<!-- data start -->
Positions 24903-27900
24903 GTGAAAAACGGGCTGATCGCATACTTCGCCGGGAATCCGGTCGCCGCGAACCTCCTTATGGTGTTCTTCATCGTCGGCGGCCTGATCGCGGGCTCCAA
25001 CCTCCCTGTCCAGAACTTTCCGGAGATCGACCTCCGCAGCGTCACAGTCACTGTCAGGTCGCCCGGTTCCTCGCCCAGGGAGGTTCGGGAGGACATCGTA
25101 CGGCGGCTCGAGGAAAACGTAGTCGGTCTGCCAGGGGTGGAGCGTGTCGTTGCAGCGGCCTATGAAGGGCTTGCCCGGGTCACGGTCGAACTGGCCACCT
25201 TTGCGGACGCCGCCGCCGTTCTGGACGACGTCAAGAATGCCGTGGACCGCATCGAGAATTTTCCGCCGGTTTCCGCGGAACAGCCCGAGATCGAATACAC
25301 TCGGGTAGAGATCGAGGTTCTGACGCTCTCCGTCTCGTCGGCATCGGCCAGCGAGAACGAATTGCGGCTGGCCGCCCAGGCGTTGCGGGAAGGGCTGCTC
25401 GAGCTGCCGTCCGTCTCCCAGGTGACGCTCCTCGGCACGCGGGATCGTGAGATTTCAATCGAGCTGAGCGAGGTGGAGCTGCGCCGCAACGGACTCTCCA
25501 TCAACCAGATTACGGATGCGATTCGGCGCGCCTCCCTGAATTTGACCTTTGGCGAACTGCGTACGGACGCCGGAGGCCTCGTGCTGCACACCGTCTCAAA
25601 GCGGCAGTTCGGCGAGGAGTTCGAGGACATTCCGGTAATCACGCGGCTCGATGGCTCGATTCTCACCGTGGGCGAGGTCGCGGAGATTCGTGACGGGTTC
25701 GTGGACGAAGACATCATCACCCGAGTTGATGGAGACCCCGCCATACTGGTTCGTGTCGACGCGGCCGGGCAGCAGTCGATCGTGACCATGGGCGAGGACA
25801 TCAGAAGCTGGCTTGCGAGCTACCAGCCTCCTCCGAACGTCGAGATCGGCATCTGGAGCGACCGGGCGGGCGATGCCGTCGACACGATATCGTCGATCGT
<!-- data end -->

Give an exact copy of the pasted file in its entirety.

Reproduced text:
Positions 24903-27900
24903 GTGAAAAACGGGCTGATCGCATACTTCGCCGGGAATCCGGTCGCCGCGAACCTCCTTATGGTGTTCTTCATCGTCGGCGGCCTGATCGCGGGCTCCAA
25001 CCTCCCTGTCCAGAACTTTCCGGAGATCGACCTCCGCAGCGTCACAGTCACTGTCAGGTCGCCCGGTTCCTCGCCCAGGGAGGTTCGGGAGGACATCGTA
25101 CGGCGGCTCGAGGAAAACGTAGTCGGTCTGCCAGGGGTGGAGCGTGTCGTTGCAGCGGCCTATGAAGGGCTTGCCCGGGTCACGGTCGAACTGGCCACCT
25201 TTGCGGACGCCGCCGCCGTTCTGGACGACGTCAAGAATGCCGTGGACCGCATCGAGAATTTTCCGCCGGTTTCCGCGGAACAGCCCGAGATCGAATACAC
25301 TCGGGTAGAGATCGAGGTTCTGACGCTCTCCGTCTCGTCGGCATCGGCCAGCGAGAACGAATTGCGGCTGGCCGCCCAGGCGTTGCGGGAAGGGCTGCTC
25401 GAGCTGCCGTCCGTCTCCCAGGTGACGCTCCTCGGCACGCGGGATCGTGAGATTTCAATCGAGCTGAGCGAGGTGGAGCTGCGCCGCAACGGACTCTCCA
25501 TCAACCAGATTACGGATGCGATTCGGCGCGCCTCCCTGAATTTGACCTTTGGCGAACTGCGTACGGACGCCGGAGGCCTCGTGCTGCACACCGTCTCAAA
25601 GCGGCAGTTCGGCGAGGAGTTCGAGGACATTCCGGTAATCACGCGGCTCGATGGCTCGATTCTCACCGTGGGCGAGGTCGCGGAGATTCGTGACGGGTTC
25701 GTGGACGAAGACATCATCACCCGAGTTGATGGAGACCCCGCCATACTGGTTCGTGTCGACGCGGCCGGGCAGCAGTCGATCGTGACCATGGGCGAGGACA
25801 TCAGAAGCTGGCTTGCGAGCTACCAGCCTCCTCCGAACGTCGAGATCGGCATCTGGAGCGACCGGGCGGGCGATGCCGTCGACACGATATCGTCGATCGT